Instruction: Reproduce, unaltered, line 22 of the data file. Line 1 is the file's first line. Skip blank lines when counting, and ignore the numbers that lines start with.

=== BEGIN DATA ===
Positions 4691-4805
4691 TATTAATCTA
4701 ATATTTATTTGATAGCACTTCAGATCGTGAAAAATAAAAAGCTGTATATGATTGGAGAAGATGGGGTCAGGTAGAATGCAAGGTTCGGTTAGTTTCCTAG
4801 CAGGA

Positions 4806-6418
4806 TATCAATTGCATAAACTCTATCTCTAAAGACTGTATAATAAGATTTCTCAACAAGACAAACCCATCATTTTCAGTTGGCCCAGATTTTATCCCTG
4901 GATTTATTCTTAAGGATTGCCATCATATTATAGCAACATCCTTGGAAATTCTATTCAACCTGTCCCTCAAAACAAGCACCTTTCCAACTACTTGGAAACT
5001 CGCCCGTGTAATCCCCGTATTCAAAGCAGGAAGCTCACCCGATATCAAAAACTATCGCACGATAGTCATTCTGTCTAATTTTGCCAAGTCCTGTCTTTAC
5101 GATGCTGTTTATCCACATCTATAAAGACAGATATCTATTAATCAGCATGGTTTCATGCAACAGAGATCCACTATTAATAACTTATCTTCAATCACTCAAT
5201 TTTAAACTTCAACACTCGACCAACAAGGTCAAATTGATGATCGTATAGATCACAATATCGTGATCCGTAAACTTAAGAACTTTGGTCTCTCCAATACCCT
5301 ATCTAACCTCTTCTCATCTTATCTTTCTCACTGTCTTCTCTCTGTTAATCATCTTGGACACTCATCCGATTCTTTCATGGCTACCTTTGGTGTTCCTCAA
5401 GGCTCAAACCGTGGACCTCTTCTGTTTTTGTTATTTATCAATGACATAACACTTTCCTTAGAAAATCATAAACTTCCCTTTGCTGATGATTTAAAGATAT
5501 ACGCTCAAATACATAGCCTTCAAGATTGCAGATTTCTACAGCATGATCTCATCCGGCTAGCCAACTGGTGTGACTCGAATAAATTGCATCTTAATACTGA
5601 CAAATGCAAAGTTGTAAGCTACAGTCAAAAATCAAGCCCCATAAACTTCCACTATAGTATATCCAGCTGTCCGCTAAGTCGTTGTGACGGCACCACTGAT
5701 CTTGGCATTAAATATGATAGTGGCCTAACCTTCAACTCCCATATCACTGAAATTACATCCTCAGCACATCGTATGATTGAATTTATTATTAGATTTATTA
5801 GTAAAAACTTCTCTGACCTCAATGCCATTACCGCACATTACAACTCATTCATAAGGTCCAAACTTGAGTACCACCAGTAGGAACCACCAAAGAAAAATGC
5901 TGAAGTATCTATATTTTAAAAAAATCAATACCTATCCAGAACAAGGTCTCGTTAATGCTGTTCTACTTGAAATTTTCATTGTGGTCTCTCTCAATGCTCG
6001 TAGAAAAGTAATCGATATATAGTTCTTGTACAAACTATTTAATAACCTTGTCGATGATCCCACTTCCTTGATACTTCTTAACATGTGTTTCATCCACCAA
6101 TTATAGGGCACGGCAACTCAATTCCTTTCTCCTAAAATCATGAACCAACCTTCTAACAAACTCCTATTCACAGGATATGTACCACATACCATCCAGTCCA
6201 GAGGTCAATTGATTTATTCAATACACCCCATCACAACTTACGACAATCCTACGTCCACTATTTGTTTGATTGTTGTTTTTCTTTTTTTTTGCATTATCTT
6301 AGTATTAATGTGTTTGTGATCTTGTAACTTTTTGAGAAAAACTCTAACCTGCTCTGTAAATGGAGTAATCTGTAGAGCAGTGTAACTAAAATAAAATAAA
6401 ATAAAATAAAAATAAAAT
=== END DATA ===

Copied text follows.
6401 ATAAAATAAAAATAAAAT